Gierasch has a very firm grasp on the tone of the film, always keeping things funny while never allowing the humor to totally consume the movie and take away from the horror. And at first the horror elements are really in step too. Going into this remake I figured they had to do something with the original film’s most iconic bit, the lipstick/nipple scene (if you haven’t seen the original, go discover this for yourself). Amazingly, the new NOTD manages to take this bit and create an equally memorable and humorously disquieting scene (let’s just say that aside from Diora Baird’s breast, another part of the female anatomy is involved; as are a couple gallons of blood). And John F. Beach’s reaction to witnessing this bit is part of its success. Which is the other area that Gierasch excels in – managing the performances.

This isn’t the most talented bunch of actors, but they gel together very well and their heightened yet mostly realistic reactions to the insane things they’re seeing is the major source of comic relief in the film. Edward Furlong in particular deserves some love here. Furlong really epitomizes the kind of actor who has coasted by entirely on the fame generated by a single work (Terminator 2). It’s not that he is entirely without talent, but were he not “Edward Furlong” I can’t imagine he would have made it through the audition process for any film he’s been in. At his best (Detroit Rock City, Pecker, American History X) I still usually find him merely average. But he was by far my favorite part of NOTD. He has a lion’s share of the best dialogue, but the guy has managed to nail down a fantastic weary-exasperated comedic delivery that makes lines as simple as “Fuck” into big laugh gags. (He looks awful though – starting to develop that almost hunchback-like hump people with horrible posture will get when they gain weight. Furlong, get it together man. After this film I want you around for a bit longer.)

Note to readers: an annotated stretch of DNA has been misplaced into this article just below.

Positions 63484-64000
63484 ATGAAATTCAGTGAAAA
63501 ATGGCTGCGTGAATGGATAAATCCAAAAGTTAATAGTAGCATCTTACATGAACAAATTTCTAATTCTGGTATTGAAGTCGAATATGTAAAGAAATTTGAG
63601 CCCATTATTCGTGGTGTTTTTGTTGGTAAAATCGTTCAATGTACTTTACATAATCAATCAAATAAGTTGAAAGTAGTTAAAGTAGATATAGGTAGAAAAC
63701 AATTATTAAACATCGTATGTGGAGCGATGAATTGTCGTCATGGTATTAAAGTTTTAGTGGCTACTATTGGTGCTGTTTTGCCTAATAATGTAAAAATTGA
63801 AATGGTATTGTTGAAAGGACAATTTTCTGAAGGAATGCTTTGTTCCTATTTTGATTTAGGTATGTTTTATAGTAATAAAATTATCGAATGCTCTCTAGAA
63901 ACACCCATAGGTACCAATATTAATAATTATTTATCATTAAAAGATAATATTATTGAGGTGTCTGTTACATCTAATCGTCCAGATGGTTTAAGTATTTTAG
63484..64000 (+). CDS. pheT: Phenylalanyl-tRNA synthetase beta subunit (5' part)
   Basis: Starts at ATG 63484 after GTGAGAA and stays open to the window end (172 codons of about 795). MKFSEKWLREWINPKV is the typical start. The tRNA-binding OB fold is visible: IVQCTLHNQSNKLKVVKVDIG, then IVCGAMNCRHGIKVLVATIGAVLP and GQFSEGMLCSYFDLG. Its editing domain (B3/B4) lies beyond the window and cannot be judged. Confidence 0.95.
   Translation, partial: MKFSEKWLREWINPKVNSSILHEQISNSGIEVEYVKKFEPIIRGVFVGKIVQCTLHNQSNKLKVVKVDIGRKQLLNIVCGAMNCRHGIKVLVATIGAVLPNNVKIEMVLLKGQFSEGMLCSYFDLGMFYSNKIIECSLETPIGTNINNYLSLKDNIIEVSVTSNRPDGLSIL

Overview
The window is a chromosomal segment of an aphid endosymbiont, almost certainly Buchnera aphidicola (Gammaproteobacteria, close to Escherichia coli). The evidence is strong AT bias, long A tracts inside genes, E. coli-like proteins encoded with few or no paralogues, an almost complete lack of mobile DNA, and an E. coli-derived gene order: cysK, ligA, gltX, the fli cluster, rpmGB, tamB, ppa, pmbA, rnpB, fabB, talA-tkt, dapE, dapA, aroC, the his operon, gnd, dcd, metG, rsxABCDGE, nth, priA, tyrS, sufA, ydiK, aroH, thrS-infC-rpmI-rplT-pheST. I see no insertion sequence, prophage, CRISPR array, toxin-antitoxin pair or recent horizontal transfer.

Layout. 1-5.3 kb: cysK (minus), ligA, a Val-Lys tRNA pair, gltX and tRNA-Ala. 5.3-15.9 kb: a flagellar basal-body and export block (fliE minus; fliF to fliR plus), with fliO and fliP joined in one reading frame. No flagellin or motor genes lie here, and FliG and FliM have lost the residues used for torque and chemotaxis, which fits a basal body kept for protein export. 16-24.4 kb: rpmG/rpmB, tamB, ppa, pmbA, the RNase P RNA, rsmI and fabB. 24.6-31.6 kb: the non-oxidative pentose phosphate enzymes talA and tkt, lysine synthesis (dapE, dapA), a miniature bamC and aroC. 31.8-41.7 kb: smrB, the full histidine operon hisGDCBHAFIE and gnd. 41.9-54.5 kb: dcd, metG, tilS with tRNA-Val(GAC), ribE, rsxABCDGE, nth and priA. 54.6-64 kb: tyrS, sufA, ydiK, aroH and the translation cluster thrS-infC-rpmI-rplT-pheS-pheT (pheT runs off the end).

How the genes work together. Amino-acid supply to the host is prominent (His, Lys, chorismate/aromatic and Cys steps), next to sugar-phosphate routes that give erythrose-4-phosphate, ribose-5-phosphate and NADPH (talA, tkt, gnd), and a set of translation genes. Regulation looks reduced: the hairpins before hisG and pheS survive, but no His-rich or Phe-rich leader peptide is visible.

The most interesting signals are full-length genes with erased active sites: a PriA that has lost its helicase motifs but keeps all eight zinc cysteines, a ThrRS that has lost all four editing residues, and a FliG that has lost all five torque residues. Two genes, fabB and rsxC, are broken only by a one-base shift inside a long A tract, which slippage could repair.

But the good times don’t last in NOTD. By the time we’re down to only three non-demonized characters trapped in a magically protected room, the film starts to sag under the weight of its own clunky logic and backstory. The events start to feel hurried and forced, as though the filmmakers ran out of ideas and now they’re just limping to the finish line. The film’s low-budget was always apparent, but at first Gierasch was able to work around it. Eventually, though, it seems there was simply no way to perform any slight of hand to distract us. The film’s final “battle” with the demons feels incredibly cheap and unfortunately uninspired, and the ending is a predictable misfire. An inherent problem with these final moments is also Monica Keena. I’ve never really understood Monica Keena’s career. She was utilized very well on Undeclared, but I’ve found her pretty lacking in almost everything else I’ve seen her in. She’s not a terrible actress, but she always feels disingenuous to me (which I suppose might qualify as terrible acting) and I never like or care about her beyond the basic emotions that get unconsciously applied to the protagonist in a story. I frankly would’ve liked to see Diora Baird in the lead. Baird continues to surprise me with her acting ability (and I’m not just saying that because of her worthy-of-forming-a-religion-over boobs). She’s got a subtle likability that really translates on screen, which makes all her scenes charming to watch. She also looks a lot less botoxed and otherwise surgically altered that the other females in this film. That always helps too.

Despite the momentum-losing let down of the second half, on the grand remake landscape I would still call Night of the Demons a success. It isn’t going to foster that kind of fandom the original inspired, but it has something to offer. It is a shame the film is going straight to video, because the most appropriate way to watch it is with a large and vocal audience. This is a communal experience film; a lot of its energy is going to be lost when you’re sitting on your couch by yourself. So maybe invite over some friends if you watch it.

6.9 out of 10